Beijing is surely aware by now that Taiwan does not naturally gravitate toward voluntary unification. The anti-unification Democratic Progress Party (DPP) now controls the presidency and legislature. The DPP refuses to characterize Taiwan as part of China, a point that Beijing considers non-negotiable.

Opinion polls show a steady increase “Taiwanese” identity to the detriment of the “Chinese” identity and a decline of interest to unite politically with the PRC. The “one country, two systems” offer has never had much appeal in Taiwan. Unsurprisingly, recent events in Hong Kong alone increased distrust of the CCP across the Taiwan Strait.

To prevent Taiwan from drifting into permanent and de jure independence, the PRC government is increasingly relying on coercion because softer, gentler means have failed. Hence the military signaling via PLA planes ostensibly flying near Taiwan.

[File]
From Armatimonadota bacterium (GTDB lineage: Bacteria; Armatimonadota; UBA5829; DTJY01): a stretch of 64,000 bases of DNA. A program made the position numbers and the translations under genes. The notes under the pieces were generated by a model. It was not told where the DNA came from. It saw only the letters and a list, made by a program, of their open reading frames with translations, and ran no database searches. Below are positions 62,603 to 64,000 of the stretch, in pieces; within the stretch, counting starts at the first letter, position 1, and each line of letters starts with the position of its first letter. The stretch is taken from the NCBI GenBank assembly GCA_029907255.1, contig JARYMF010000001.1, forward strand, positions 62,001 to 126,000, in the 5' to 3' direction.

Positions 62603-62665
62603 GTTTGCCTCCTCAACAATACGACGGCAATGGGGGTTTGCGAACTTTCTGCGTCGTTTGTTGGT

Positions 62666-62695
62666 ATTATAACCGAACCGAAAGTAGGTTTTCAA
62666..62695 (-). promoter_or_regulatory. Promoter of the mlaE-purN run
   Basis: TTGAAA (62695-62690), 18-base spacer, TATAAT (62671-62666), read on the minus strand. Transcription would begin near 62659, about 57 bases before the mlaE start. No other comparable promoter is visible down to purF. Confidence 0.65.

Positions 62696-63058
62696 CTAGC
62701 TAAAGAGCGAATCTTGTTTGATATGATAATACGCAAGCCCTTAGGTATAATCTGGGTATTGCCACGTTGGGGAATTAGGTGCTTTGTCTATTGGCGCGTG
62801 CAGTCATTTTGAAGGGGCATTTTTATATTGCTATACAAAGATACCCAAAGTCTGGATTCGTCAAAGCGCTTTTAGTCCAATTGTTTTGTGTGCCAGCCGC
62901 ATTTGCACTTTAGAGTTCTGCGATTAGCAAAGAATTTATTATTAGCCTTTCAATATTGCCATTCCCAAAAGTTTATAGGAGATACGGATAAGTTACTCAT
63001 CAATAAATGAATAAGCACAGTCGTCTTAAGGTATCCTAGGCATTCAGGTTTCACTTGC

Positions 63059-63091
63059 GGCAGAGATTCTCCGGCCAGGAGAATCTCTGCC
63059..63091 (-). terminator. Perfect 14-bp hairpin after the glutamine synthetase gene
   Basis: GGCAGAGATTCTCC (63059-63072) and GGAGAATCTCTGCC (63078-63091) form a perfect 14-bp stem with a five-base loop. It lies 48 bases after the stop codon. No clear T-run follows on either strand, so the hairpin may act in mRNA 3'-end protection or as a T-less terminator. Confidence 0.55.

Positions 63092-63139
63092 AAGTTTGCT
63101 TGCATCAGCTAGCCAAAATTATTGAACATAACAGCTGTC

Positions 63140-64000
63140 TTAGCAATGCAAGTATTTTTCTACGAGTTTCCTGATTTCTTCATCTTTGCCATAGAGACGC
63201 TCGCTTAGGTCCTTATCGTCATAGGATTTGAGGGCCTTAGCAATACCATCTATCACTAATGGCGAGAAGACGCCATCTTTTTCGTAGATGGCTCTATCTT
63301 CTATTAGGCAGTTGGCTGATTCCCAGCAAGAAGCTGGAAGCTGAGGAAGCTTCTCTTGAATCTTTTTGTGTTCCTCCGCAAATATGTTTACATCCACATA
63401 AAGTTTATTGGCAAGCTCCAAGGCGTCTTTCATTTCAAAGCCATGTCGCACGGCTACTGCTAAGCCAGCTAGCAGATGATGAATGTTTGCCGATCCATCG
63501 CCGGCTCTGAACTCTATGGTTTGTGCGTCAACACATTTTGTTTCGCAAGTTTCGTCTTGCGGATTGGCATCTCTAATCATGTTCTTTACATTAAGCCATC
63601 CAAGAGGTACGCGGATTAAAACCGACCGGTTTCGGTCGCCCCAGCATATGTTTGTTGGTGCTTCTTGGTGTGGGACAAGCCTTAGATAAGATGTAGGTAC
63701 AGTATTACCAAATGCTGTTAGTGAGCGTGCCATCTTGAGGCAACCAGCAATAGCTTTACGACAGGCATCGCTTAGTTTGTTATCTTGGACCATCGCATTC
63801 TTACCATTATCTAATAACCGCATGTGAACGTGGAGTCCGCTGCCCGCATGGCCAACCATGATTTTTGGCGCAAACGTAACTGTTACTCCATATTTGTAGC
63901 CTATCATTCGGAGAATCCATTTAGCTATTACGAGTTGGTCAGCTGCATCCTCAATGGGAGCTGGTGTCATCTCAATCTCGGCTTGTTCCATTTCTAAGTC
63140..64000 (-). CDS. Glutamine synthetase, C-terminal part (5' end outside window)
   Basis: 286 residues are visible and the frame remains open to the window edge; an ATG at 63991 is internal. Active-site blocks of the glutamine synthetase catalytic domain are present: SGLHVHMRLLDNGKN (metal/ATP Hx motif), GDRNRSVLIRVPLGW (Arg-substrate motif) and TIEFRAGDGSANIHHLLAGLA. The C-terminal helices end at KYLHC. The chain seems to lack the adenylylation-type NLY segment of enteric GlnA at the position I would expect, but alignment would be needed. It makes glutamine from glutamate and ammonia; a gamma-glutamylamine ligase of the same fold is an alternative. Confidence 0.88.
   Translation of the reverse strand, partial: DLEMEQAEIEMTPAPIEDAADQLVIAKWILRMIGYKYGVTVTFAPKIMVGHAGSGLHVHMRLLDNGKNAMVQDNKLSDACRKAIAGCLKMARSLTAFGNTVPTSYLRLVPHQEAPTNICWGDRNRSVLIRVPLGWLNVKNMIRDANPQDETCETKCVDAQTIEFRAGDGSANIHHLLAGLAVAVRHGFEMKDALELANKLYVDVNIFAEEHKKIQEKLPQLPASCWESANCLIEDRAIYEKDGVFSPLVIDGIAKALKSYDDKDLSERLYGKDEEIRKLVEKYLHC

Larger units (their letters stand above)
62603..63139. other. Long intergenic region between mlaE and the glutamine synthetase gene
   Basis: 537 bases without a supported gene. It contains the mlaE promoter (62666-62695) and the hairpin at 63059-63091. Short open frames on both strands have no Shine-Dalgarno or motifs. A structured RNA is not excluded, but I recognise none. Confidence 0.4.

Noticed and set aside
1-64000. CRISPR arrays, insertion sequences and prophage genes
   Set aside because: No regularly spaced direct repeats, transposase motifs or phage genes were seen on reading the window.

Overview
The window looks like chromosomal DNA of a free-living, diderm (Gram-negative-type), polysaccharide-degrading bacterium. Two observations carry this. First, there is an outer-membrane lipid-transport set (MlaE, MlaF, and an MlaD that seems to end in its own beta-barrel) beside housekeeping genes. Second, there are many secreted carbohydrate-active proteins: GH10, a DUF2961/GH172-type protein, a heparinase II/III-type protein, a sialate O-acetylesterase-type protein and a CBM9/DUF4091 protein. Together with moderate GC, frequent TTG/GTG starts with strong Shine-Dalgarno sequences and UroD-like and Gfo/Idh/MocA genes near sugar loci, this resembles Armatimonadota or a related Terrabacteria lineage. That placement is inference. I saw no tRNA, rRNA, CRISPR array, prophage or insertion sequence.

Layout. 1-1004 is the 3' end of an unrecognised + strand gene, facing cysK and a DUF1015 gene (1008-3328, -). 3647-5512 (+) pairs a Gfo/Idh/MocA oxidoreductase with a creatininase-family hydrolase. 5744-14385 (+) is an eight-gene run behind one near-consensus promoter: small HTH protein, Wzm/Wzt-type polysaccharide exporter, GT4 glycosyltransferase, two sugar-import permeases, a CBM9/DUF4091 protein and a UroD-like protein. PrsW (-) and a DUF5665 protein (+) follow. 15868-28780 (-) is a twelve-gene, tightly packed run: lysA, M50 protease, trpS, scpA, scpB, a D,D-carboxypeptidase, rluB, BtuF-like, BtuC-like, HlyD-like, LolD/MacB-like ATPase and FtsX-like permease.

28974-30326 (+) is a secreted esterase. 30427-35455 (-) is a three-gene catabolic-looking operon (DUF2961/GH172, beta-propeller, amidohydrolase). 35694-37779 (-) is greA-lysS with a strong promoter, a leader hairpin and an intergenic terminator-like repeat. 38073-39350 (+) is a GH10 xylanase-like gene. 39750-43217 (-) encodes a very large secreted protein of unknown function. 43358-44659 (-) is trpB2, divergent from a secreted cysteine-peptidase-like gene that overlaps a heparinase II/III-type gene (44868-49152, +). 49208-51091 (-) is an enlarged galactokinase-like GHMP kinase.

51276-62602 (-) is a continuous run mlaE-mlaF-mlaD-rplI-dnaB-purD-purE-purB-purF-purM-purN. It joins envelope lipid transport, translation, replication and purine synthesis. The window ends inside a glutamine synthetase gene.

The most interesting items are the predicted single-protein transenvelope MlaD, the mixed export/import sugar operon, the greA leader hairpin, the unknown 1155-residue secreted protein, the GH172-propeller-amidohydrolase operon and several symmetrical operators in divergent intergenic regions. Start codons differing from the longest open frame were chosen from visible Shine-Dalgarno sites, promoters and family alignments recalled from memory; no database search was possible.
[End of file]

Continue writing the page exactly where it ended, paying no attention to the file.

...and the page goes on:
According to Chinese government media, the purpose of these flights is to prevent independence: to “deter Taiwanese secessionist provocations and attempts at foreign interference” by demonstrating that “the PLA has a overwhelming advantage on the armed forces on the island…even if foreign forces interfere,” i.e. Taipei should not declare de jure independence from China because the PRC could and would overthrow militarily.

A Taiwanese F-16 fighter jet (left) flies alongside a People’s Liberation Army bomber in southern Taiwan on May 11, 2018. Photo: Handout / Taiwan Defense Ministry / AFP

Both tragic aspects of the security dilemma are apparent in the case of US-China tensions over Taiwan. The first is that neither side wants a military conflict. US policy has long been to set aside a definitive solution to Taiwan’s status and promote “stability” instead.

Beijing, for its part, doesn’t seem to have a time limit to take back Taiwan, either in the short term or in the medium term. Attempting a military conquest of Taiwan is a extremely difficult and risky proposal to the leadership of the PRC.